Seth Rogen doesn't think North Korea hacked Sony over The Interview controversy

The actor-comedian addresses his theories about the hacking incident

Ilana Kaplan
Monday 30 April 2018 21:29
Comments
Sony Hackers Reveal Seth Rogen and James Franco Pay for The Interview

Actor-comedian Seth Rogen has revealed that he doesn't think that North Korea actually hacked Sony to see The Interview ahead of its release date.

In an interview with Vulture, the 36-year-old mutli-hyphenate discussed his perspective about the hacking saying it didn't make sense that North Korea had seen the film so far ahead of its release date because the hacked emails weren't leaked until near the premiere date.

"Then, months later, when the movie itself finally came out, all this hacking s*** happened," Rogen said. “This was months after North Korea had probably already seen the movie. Why would they wait [to leak the e-mails]? And they never did anything like that before and haven’t done anything like it since. So things just never quite added up."

Rogen further explained that he believed there was no way the hack was done remotely: he thought it had to be a "physical act."

"It required plugging shit into other s***,” Rogen explained. “And the hack also seemed weirdly targeted at Amy [Pascal], which seems fishy - of all the people to target? Why not me? Why not Michael Lynton [Sony Pictures Entertainment's former chairman and C.E.O.?"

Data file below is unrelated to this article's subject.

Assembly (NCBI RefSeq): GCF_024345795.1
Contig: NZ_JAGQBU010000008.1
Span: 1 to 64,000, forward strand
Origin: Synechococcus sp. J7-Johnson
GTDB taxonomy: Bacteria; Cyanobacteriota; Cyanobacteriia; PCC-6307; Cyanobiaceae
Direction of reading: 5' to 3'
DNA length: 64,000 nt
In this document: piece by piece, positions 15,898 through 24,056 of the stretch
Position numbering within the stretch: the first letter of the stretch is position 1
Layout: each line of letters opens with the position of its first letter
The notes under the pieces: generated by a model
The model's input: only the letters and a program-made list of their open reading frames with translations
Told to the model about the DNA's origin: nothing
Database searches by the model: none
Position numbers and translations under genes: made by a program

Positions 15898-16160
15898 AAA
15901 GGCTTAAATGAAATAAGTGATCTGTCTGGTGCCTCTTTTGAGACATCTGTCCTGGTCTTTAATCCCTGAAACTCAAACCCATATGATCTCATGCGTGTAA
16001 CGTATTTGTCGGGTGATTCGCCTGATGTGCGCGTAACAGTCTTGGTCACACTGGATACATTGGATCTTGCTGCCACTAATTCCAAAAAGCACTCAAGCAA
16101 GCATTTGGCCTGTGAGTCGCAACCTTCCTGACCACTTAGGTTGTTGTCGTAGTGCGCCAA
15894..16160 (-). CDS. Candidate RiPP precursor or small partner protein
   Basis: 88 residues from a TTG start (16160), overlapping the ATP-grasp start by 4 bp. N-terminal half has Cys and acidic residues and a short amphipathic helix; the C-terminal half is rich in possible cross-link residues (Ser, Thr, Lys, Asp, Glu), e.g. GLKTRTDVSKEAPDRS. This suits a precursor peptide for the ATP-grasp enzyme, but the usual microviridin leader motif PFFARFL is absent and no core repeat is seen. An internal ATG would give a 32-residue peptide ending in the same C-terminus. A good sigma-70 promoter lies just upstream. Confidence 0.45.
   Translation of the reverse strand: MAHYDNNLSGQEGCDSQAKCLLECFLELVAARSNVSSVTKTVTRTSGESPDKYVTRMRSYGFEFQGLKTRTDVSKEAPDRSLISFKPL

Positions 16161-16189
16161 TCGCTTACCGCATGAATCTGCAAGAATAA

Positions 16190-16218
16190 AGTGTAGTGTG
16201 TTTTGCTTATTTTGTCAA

When the emails leaked, that Pascal - the then chairperson of Sony Pictures Entertainment's film division - was heavily criticised for a racist email conversation about President Barack Obama with Scott Rudin.

It's that leaked conversation that made Rogen rethink who was behind the hacking.

Instead, he thinks addresses a theory that it was "a disgruntled Sony employee" instead of North Korea.

"I’ve also heard people say that they think someone was hired to do the hack as a way of getting Amy Pascal fired," said Rogen. "I don’t know if I subscribe to those theories, but I kind of don’t think it was North Korea."

Regardless of the outcome, Rogen doesn't regret making the film, but wishes elements of it were better.

Access unlimited streaming of movies and TV shows with Amazon Prime Video Sign up now for a 30-day free trial

Sign up

"Creatively we could have done things to help the tone,” he said. “There was a joke in Hilarity for Charity [his Netflix special] that we wound up cutting out where Nick Kroll was yelling at me about The Interview, and he’s like, 'Your failure to wrangle James Franco’s performance gave the whole movie tonal problems.’"

When asked if Rogen would work with friend and fellow The Interview costar James Franco again following sexual misconduct allegations, he said he would, and he declined to comment further on the #MeToo movement.

"The truth is that my perspective on this is the least relevant perspective," he said. "I’m friends with these people and I’m a dude. All that combined makes me the last person who should be talking about this."

Register for free to continue reading

Registration is a free and easy way to support our truly independent journalism

By registering, you will also enjoy limited access to Premium articles, exclusive newsletters, commenting, and virtual events with our leading journalists

Already have an account? sign in

By clicking ‘Register’ you confirm that your data has been entered correctly and you have read and agree to our Terms of use, Cookie policy and Privacy notice.

This site is protected by reCAPTCHA and the Google Privacy policy and Terms of service apply.

Join our new commenting forum

Join thought-provoking conversations, follow other Independent readers and see their replies

Comments

Thank you for registering

Please refresh the page or navigate to another page on the site to be automatically logged inPlease refresh your browser to be logged in